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Spongin, a modified type of collagen protein, forms the fibrous skeleton of most organisms among the phylum Porifera, the sponges. It is secreted by sponge cells known as spongocytes.[1]

Spongin gives a sponge its flexibility. True spongin is found only in members of the class Demospongiae.[2]

Research directions[edit]

Use in the removal of phenolic compounds from wastewater[edit]

Researchers have found spongin to be useful in the photocatalytic degradation and removal of bisphenols (such as BPA) in wastewater. A heterogeneous catalyst consisting of a spongin scaffold for iron phthalocyanine (SFe) in conjunction with peroxide and UV radiation has been shown to remove phenolic wastes more quickly and efficiently than conventional methods.[3] Other research using spongin scaffolds for the immobilization of Trametes versicolor Laccase has shown similar results in phenol degradation.[4]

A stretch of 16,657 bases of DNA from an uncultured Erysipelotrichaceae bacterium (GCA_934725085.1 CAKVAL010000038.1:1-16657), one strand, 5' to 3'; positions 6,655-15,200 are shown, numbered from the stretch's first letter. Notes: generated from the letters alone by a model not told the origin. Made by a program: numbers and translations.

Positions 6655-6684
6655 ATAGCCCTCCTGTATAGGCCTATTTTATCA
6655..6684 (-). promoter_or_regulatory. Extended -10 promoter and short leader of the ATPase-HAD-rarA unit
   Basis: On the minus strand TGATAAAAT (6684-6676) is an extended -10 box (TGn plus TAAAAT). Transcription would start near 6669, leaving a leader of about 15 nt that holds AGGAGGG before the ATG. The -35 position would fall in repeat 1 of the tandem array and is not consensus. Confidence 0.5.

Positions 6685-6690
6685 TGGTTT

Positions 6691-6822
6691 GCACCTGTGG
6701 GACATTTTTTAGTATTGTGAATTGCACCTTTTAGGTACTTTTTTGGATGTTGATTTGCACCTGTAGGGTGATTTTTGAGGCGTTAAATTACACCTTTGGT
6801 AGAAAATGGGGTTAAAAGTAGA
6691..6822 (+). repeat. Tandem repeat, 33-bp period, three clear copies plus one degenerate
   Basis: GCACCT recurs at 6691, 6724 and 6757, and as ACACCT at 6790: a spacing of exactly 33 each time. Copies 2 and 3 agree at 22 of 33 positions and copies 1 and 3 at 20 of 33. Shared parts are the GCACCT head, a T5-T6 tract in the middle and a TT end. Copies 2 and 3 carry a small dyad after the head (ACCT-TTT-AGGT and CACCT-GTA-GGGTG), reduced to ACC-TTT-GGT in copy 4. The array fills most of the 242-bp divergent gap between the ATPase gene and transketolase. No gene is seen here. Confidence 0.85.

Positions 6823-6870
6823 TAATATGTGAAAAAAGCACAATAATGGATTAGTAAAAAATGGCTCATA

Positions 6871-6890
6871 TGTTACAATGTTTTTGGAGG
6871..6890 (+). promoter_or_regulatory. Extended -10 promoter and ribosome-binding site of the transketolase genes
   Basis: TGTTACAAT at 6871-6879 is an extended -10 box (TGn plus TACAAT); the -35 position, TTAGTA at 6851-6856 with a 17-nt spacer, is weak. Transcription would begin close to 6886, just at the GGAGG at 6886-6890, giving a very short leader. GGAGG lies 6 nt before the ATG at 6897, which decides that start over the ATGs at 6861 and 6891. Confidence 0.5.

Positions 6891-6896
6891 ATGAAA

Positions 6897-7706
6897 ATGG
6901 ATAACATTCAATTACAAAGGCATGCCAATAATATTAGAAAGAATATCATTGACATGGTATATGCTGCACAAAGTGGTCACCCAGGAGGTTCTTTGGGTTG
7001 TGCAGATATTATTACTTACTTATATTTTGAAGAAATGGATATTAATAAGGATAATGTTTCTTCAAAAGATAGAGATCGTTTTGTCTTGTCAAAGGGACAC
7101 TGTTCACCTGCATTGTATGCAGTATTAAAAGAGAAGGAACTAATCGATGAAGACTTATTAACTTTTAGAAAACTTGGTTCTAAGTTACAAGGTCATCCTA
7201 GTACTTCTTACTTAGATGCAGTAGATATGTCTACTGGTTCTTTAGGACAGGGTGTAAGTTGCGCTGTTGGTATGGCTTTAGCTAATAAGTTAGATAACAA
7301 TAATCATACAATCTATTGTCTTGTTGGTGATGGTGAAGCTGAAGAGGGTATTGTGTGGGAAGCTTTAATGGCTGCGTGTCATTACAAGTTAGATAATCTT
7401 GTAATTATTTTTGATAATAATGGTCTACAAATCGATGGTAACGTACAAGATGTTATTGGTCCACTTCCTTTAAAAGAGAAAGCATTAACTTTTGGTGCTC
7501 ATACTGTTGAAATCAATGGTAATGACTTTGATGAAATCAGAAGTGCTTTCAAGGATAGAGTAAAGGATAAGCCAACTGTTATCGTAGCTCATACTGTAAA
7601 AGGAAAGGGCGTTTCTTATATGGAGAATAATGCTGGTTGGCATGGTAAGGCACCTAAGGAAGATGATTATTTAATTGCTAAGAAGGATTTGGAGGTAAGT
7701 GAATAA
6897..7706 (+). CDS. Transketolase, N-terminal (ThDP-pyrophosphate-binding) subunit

1. ^ Anderson, D. (2001). Invertebrate Zoology. Oxford University Press.
  2. ^ Brusca, R.; Brusca, G. (2003). Invertebrate Zoology. Sinauer Associates. p. 191.
  3. ^ Norman, Żółtowska-Aksamitowska, Zgoła-Grześkowiak, Ehrlich, and Jesionowski. "Iron(III) Phthalocyanine Supported on a Spongin Scaffold as an Advanced Photocatalyst in a Highly Efficient Removal Process of Halophenols and Bisphenol A." Journal of Hazardous Materials 347 (2018): 78-88. Web.
  4. ^ Zdarta, Antecka, Frankowski, Zgoła-Grześkowiak, Ehrlich, and Jesionowski. "The Effect of Operational Parameters on the Biodegradation of Bisphenols by Trametes Versicolor Laccase Immobilized on Hippospongia Communis Spongin Scaffolds." Science of the Total Environment 615 (2018): 784-95. Web.